Snapchat, you son of a behavioural psychologist
Snapchat, the app that took over the social media world in 2011, allows users to send pictures and videos that can vanish forever in seconds (depending on your setting) (Colao, 2012). A research found about 98% users snap funny things and about 85% snap their faces and their surroundings (Utz, Muscanell & Cameran, 2015). Snapchat boasts a whooping amount of 187 daily active users (Snap Inc, 2018).There may be many reasons for the excess popularity of the app with a few that are relevant to behavioural psychology are highlighted below.
This principle influences people to repay what they get (Cialdini, 2009). Social interaction on mobile phones is seen as akin to ‘ritualised gift giving’ (Taylor & Harper, 2002). Therefore when you receive a snap, you feel like you are obligated to snap back. What may facilitate the principle of reciprocation is the ease to snap back. When you receive a snap,the simple instruction of ‘double-tap to reply’ may make the instruction easier to follow. Past research shows that more compliance is associated with simple exercise programmes (Becker, 1985). However the rule of reciprocity is not unique to just Snapchat as it’s used in several other social interactions.
This principle is unique to snapchat. It suggests that people attach more value to things that are scarce (Cialdini, 2009). Messages warning about limited quantity therefore signalling scarcity have been found to influence consumer’s intention of purchasing products (Aggarwal, Jun & Huh, 2011). Snapchat uses this principle as the snap that is sent can be seen for a minimum amount of time and then disappears forever. As it can never been accessed again it’s a scarce therefore valuable. Furthermore the ‘stories’ that people share on snapchat have a time limit on them as well. After 24 hours they will disappear as well. People can stray away from apps like Facebook without the fear of losing out as the pictures shared on it can be accessed at anytime however a snap story will disappear if snapchat isn’t accessed.
Commitment and Consistency
This Principle is another reason why people can’t get off Snapchat for more than 24 hours. When you constantly snap a person back and forth each day, a fire emoji appears next their name. We have an innate need to align our behaviour to what we’ve commitment to (Cialdini, 2009). Therefore once we start a fire, we feel rather obligated to finish it.
Use of Reinforcements
Another reason why we stay so true to streaks is because we want to remove the awful ‘ticking hour glass’ that may act as an aversive stimuli increasing our snapping behaviour.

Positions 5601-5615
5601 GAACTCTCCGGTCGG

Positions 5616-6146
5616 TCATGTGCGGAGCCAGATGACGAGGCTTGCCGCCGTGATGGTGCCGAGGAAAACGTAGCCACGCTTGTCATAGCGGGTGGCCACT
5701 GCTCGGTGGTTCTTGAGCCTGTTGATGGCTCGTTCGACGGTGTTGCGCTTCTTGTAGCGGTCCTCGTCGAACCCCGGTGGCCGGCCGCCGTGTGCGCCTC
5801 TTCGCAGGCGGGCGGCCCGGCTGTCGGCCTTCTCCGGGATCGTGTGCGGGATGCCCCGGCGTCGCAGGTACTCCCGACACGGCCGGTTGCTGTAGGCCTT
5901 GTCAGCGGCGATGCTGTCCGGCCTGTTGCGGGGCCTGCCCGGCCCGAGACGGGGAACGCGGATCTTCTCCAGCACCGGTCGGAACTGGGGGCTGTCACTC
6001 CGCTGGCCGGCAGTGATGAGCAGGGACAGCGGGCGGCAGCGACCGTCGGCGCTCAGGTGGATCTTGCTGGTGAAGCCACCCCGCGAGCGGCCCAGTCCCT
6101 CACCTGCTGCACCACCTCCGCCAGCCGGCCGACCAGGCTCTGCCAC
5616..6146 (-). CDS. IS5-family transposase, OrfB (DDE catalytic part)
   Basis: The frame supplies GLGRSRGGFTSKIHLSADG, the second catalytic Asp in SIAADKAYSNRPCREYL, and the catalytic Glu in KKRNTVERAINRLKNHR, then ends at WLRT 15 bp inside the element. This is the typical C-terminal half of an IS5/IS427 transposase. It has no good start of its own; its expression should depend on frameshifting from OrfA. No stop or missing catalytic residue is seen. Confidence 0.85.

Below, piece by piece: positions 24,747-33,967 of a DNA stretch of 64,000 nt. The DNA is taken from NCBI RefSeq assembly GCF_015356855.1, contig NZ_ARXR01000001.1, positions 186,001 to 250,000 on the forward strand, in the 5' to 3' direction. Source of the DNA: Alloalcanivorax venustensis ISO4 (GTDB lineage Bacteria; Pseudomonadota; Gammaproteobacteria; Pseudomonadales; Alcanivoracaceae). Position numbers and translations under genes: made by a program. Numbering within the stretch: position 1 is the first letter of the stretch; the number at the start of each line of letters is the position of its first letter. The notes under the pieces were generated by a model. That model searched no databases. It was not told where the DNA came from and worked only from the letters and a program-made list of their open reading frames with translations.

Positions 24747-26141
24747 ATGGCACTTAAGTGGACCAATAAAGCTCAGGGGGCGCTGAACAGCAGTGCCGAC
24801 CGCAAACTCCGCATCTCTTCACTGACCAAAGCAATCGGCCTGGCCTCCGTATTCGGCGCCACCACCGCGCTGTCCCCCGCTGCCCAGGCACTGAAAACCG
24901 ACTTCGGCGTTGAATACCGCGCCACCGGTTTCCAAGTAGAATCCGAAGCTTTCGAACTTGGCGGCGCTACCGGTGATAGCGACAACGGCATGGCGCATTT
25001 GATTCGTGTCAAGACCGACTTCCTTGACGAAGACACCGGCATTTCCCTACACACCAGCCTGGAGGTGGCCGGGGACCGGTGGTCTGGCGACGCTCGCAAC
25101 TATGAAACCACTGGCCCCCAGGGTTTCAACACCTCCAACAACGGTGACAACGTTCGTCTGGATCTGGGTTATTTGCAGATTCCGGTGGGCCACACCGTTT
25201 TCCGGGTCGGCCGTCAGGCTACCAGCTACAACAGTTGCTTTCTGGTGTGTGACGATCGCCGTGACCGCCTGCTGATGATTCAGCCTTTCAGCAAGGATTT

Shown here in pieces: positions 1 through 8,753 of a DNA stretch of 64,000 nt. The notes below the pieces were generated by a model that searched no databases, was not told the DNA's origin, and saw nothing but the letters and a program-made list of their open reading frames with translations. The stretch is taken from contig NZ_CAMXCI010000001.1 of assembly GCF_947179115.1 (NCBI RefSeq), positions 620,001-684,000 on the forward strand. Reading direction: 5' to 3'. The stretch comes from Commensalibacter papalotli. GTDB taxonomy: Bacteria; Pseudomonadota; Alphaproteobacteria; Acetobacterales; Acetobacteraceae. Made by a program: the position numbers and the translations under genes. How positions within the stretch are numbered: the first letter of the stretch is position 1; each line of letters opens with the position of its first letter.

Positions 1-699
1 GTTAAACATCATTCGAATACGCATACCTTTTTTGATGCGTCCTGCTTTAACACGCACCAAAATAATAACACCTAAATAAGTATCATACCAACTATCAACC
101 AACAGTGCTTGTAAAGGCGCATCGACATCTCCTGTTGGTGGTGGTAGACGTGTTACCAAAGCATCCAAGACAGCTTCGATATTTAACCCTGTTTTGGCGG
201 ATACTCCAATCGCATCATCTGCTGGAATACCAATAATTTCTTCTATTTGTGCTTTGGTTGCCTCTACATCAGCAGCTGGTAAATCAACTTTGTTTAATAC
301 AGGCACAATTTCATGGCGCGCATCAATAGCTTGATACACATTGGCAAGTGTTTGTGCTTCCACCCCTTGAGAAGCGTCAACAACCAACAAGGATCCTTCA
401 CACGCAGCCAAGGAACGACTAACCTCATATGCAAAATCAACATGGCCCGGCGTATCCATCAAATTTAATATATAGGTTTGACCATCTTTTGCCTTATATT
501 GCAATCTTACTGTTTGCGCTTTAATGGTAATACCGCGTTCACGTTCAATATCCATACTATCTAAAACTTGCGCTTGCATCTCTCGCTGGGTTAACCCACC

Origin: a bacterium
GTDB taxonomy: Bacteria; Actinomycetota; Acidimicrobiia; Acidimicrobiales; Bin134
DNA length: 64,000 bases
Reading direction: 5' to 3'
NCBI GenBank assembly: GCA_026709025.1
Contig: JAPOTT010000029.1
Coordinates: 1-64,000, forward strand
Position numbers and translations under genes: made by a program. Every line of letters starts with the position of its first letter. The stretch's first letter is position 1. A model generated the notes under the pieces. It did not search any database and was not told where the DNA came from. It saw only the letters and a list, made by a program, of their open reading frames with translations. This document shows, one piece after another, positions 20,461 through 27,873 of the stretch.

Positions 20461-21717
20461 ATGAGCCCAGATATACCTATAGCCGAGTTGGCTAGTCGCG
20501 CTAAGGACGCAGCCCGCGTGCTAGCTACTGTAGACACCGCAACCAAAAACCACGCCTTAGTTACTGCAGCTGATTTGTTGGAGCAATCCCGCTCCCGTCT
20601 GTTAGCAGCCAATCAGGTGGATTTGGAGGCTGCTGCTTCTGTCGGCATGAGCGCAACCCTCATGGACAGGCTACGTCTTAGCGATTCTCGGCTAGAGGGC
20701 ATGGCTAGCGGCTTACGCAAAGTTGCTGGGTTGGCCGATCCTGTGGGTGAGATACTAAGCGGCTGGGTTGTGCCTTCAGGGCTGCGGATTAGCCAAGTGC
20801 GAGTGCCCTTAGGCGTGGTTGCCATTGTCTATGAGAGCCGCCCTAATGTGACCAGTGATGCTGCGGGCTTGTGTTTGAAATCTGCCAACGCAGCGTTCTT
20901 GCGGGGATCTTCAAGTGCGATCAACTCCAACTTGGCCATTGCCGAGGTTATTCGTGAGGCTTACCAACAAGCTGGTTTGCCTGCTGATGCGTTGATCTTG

As we successfully remove the aversive stimuli, the number next to the fire increases which acts as a reward therefore positively reinforcing our snapping behaviour
Snapchat can positively reinforce snapping behaviour through rewards or trophies. However they are variability reinforced as the trophies are locked so the users aren’t aware what action to perform. This makes it likely that the users will try to use the app more and more in the hope for a reward.
Aggarwal, P., Jun, S. Y., & Huh, J. H. (2011). Scarcity messages. Journal of Advertising, 40(3), 19-30.
Becker, M. H. (1985). Patient adherence to prescribed therapies. Medical care, 23(5), 539-555.
Cialdini, R. B. (2009). Influence: Science and practice (Vol. 4). Boston, MA: Pearson education.
Colao, J. J. (2012). Snapchat: The biggest no-revenue mobile app since Instagram. Forbes. Available at: http://www.forbes.com/sites/jjcolao/2012/11/27/snapchatthe-biggest-no-revenue-mobile-app-since-instagram/.
Snap Inc. Reports Fourth Quarter and Full Year 2017 Results. (2018). Investor.snap.com. Retrieved 21 March 2018, from https://investor.snap.com/news-releases/2018/02-06-2018-211639653
Taylor, A. S., & Harper, R. (2002,). Age-old practices in the'new world': a study of gift-giving between teenage mobile phone users. In Proceedings of the SIGCHI conference on Human factors in computing systems (pp. 439-446). ACM.
Utz, S., Muscanell, N., & Cameran, K. (2015). Snapchat elicits more jealousy than Facebook: a comparison of Snapchat and Facebook use. Cyberpsychology, Behavior, and Social Networking, 18, 1e6